The great outdoors: Four fall family-friendly adventures in and around Charlottesville

Shenandoah National Park provides plenty of hiking, biking and even canoeing opportunities. Photo: Jack Looney Shenandoah National Park provides plenty of hiking, biking and even canoeing opportunities. Photo: Jack Looney

As temperatures drop and water attractions become less appealing, don’t let that keep you from venturing outdoors. Whether it’s soaring through a Shenandoah Valley forest, soaking up Blue Ridge Mountain views or exploring area biking trails, these four family-friendly activities will get you and the fam out of the house and exploring.


Shenandoah National Park

Since its formation in 1935, the 200,000-acre Shenandoah National Park has become one of America’s most beloved natural treasures. And for good reason. There’s Skyline Drive, which winds its way through 105 miles of 4,000-foot Blue Ridge peaks and there are more than 500 miles of hiking trails—including 101 miles of the iconic Appalachian Trail—and 80,000 acres of designated, backcountry wilderness. Streams, creeks and rivers slice through the park, creating 15 showcase waterfalls. Here are two of the park’s trademark hikes.

Stony Man Mountain

Located at milepost 47 on Skyline Drive, the hike to Stony Man’s 4,011-foot summit offers some of the best vistas in the Shenandoah National Park. At 1.6 miles total, and featuring a hair under 900 feet of elevation change, the walk is relatively short and undemanding (read: perfect for small kids!). For a bonus, hike down to the peaks of Little Stony Man and check out the rock walls. They’re popular with climbers and, for those who are interested, offer ample opportunity for sport.

White Oak Canyon Falls

While the canyon sports six cascading falls total, the upper falls is the biggest, and drops 86 feet. To get there, head to milepost 42.6 of the Shenandoah National Park on Skyline Drive and park at the lot for the White Oak Skyline Drive Trailhead. The hike to the upper falls is a 4.6-mile round-trip, with plenty of scenery to go around. To upgrade your adventure, continue past the upper falls for another 1.35 miles and check out the 35-foot lower falls.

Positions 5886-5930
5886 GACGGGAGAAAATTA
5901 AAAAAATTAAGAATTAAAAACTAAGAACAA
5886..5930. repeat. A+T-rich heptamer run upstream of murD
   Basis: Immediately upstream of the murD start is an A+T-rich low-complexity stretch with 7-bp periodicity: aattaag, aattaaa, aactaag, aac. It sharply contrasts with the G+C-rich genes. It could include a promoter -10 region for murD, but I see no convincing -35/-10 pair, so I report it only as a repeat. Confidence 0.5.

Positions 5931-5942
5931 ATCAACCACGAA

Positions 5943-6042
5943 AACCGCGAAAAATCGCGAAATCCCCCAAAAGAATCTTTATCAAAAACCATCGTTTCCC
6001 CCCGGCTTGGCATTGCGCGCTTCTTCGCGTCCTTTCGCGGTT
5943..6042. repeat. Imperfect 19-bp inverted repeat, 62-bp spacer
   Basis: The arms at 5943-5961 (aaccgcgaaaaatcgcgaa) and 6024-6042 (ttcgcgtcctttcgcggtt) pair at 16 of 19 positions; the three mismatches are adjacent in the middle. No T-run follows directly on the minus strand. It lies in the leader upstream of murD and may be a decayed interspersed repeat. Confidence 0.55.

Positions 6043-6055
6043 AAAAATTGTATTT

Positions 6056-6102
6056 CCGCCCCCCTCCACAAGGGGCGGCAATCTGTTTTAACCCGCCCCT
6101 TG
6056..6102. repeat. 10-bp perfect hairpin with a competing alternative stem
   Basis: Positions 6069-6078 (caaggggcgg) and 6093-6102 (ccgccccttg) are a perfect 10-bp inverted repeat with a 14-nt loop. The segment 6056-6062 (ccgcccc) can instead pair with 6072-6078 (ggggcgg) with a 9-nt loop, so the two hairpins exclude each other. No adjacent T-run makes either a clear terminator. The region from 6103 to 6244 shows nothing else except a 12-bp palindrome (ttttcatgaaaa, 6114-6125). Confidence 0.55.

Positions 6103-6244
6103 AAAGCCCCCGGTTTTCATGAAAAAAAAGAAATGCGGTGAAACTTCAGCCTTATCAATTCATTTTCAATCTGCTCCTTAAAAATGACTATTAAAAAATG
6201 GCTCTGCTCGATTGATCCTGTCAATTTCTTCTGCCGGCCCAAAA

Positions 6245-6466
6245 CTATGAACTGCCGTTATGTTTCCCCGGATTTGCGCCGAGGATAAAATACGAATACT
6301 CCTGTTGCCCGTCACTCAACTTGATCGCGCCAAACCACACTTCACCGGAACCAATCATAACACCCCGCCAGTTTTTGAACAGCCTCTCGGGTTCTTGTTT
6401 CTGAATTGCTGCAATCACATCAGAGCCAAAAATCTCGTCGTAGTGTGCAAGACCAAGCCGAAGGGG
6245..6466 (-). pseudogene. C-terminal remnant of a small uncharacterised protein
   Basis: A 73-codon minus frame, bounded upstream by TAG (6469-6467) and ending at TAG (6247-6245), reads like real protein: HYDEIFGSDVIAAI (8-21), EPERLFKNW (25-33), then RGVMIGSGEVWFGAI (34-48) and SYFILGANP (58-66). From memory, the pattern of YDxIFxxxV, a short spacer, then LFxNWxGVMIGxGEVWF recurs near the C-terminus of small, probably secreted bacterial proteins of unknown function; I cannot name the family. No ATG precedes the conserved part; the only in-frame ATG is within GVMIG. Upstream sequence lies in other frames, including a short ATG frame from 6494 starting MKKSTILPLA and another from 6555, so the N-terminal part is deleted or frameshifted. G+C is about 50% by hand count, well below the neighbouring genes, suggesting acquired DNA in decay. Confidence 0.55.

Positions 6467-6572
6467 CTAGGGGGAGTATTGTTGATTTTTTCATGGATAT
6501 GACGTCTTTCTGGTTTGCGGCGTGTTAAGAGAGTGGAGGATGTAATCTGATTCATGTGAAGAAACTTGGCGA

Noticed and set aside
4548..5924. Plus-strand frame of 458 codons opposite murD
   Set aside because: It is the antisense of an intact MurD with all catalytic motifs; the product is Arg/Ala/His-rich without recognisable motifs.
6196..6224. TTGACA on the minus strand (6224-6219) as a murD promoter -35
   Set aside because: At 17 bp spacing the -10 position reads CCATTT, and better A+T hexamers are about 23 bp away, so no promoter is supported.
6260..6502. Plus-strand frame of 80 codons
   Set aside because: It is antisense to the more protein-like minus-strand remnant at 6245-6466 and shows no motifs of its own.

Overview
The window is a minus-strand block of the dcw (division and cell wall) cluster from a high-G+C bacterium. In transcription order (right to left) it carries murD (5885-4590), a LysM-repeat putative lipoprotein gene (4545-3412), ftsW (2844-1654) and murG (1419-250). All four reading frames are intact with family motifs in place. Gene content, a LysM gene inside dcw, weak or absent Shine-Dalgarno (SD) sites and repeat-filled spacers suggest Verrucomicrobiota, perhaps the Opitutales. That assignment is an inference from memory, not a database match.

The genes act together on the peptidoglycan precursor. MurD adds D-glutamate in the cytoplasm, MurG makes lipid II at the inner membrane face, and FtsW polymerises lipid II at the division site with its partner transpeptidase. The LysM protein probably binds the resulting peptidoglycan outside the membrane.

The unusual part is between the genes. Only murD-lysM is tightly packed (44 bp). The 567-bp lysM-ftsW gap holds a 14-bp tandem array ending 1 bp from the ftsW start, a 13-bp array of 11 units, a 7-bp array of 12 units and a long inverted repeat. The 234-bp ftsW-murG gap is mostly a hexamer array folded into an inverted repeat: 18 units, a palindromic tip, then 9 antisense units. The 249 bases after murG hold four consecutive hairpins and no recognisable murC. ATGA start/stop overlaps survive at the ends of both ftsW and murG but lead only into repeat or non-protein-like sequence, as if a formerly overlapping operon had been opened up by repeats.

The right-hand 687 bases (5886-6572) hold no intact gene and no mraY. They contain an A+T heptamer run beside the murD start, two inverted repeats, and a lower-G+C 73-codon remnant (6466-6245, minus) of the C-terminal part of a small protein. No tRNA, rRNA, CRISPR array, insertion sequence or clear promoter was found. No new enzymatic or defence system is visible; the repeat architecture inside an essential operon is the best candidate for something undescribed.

For more info, visit


Charlottesville Area Mountain Biking Club

In terms of mountain-biking culture, Charlottesville can hang with the best of the Blue Ridge towns. With numerous bike shops, plenty of mountains in Albemarle, Nelson County and beyond, proximity to the George Washington and Thomas Jefferson national forests, and a thriving, highly active chapter of the International Mountain Biking Association—the Charlottesville
Area Mountain Biking Club—the city is an all-terrain cyclist’s ideal basecamp.

Whether you’re a beginner or a seasoned veteran, attend one of the CAMBC’s weekly events and nab a guided tour of one of 13 area parks and private riding sites featuring well over 100 miles of trails.

Need a rental? Call Crozet Bike Shop at 996-7224. Prices start at $45 for a 24-hour rental.


Virginia Canopy Tours

Enjoy hours of adventure zip-lining through the hardwood forests of Bentonville’s 1,600-acre Shenandoah River State Park. With views of the Shenandoah National Park, Massanutten Mountain and the Shenandoah River, there’s eyecandy galore. Lines run 90 feet above the forest floor, reach speeds of more than 40mph, and culminate in a 1,035-foot zip from a high ridge to a final rappel down a rock face. In addition to the lines, a sky bridge and eco tours offer visitors bonus fun and educational opportunities, while 24 miles of multi-use trail provide hike and bike time in the woods.

Prices start at $89, with kids zooming for half-price on weekdays. Children must weigh at least 70 pounds, and be 10 years of age or older. For more info, visit

Posted In:     Magazines,Village

Previous Post

The big screen: 7 reasons a screened porch is a must-have for summer (and fall)

Next Post

Not just for kids: Beleza’s children’s album is fun for the whole family

Our comments system is designed to foster a lively debate of ideas, offer a forum for the exchange of ad hoc information, and solicit honest, respectful feedback about the work we do. We’re glad you’re participating. Here are a few simple rules to follow, which should be relatively straightforward.

1) Don’t call people names or accuse them of things you cannot support.
2) Don’t direct foul language, racial slurs, or offensive terms at other commenters or our staff.
3) Don’t use the discussion on our site for commercial (or shameless personal) promotion.

We reserve the right to remove posts and ban commenters who violate any of the rules listed above, or the spirit of the discussion. We’re trying to create a safe space for a wide range of people to express themselves, and we believe that goal can only be achieved through thoughtful, sensitive editorial control.

If you have questions or comments about our policies or about a specific post, please send an e-mail to

Leave a Reply

Notify of